BJP courts online influencers ahead of 2024 Lok Sabha elections
With the crucial general elections months away, PM Narendra Modi's party is engaging with social media influencers to attract younger voters, promote campaigns and shape opinions
In June, Indian YouTuber Ranveer Allahbadia, better known by his online handle @BeerBiceps, began interviewing ministers from the ruling Bharatiya Janata Party (BJP) on his YouTube channel.
Allahbadia's YouTube channel has nearly 6 million subscribers and features an impressive line-up of interviews that includes top cabinet ministers such as information minister Rajeev Chandrasekhar and external affairs minister S. Jaishankar.
The videos were labeled as co-presentations with @MyGovIndia, a citizenry engagement platform set up by the Indian government. The interview with S Jaishankar alone racked up more than 6.2 million views.
Raj Shamani, another prominent YouTuber with 2 million followers, also uploaded interviews with BJP politicians that were "co-presented by MyGov".
Piyush Goyal, commerce and industry minister, also recently held an online round table with over 50 top-performing YouTubers in the country on various issues.
The government also published front-page advertisements in prominent newspapers endorsing a selection of social media influencers, including their images and mentioning their YouTube channels. The influencers ranged from motivational speakers to financial wizards, religious singers and youth icons.
BJP tries to go viral
With the general elections set for May 2024 and Narendra Modi seeking re-election for a third term, the BJP has decided to hit the ground running by roping in social media influencers.
Realising how social media plays a very big role in shaping voters' mindsets, the party has ramped up its online campaign.
"We have a political responsibility. We don't run our party like an NGO. We have to inform the electorate of our achievements and disseminate that information far and wide," BJP spokesperson Tom Vadakkan told DW.
"The preparations have begun, and therefore it is necessary to court social media icons with public reach," he added.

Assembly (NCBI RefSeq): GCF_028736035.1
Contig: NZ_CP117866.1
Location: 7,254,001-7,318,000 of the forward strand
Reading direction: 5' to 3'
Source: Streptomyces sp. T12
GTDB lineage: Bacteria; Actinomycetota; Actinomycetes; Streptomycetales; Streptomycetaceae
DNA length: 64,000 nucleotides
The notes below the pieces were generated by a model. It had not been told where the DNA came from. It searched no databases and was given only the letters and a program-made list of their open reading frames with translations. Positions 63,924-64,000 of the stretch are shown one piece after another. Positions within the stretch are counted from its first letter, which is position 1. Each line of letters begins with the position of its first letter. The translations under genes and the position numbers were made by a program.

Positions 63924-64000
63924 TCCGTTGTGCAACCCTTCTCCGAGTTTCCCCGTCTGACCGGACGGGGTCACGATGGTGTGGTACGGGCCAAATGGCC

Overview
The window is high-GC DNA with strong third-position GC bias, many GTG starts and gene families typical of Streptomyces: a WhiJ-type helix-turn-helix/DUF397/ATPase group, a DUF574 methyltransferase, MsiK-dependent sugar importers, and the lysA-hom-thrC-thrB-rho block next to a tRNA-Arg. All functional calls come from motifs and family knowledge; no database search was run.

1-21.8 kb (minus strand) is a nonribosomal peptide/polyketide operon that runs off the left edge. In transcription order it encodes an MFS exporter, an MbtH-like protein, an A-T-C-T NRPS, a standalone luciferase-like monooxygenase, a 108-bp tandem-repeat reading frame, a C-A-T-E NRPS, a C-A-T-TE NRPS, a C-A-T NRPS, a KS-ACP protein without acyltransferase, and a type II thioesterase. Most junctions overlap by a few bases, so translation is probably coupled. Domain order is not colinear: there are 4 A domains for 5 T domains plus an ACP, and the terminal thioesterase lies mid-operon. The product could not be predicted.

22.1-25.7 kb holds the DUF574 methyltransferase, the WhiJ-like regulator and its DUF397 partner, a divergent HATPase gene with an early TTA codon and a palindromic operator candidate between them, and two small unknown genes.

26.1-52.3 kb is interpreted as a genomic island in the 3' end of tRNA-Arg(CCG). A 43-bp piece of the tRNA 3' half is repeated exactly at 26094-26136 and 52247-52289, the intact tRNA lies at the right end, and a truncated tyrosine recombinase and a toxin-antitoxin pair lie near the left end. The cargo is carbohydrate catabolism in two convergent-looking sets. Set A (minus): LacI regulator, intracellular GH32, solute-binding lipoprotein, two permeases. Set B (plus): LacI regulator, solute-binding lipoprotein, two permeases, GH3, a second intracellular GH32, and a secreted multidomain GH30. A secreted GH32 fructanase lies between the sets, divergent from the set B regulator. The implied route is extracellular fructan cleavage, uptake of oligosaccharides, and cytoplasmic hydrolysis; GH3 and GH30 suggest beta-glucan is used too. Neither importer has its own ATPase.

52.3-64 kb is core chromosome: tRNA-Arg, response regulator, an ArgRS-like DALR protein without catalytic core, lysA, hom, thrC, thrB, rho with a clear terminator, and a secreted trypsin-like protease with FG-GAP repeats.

Many top social media influencers in India have built a substantial following on Instagram and YouTube and have the power to influence the purchasing decisions, beliefs and values of their followers.
Targeting young Indian voters
Given the polarised media landscape and the shrinking space for journalists, political parties like the BJP are turning to social media influencers to reach a wider and younger audience.
According to a May 2023 survey done by Rakuten Insight, 72 per cent of respondents from the 25 to 34 age group said they followed at least one influencer on social media. This was the highest following observed among all age groups.
Overall, younger participants were found to be more inclined to follow influencers on social media.
India's young population will clearly be one of the deciding electoral groups in the forthcoming 2024 general elections. In the last election, 45 million people were said to be first-time voters in the 18–19 age group. The number of first-time voters in 2024 is only set to grow.
"It seems that traditional news outlets have less influence, and that is why the party is keen to exploit these avenues of influencers for maximum benefit and outreach," Prateek Waghre, policy director at the Internet Freedom Foundation, told DW.
"If the influencers can spread the message diligently without diluting their brand value, it further adds to their profile and possibly more endorsements," added Waghre.
Modi's social media savvy
Since the Modi government came to power in 2014, its aggressive presence on social media has also helped it reap electoral dividends.
Modi is one of the world's most tech-savvy leaders, and is often criticized for avoiding interactions with the press, but has maintained a connection to citizens via social media.
Modi has the highest number of followers out of any actively serving politician on X (earlier Twitter), with more than 90 million followers.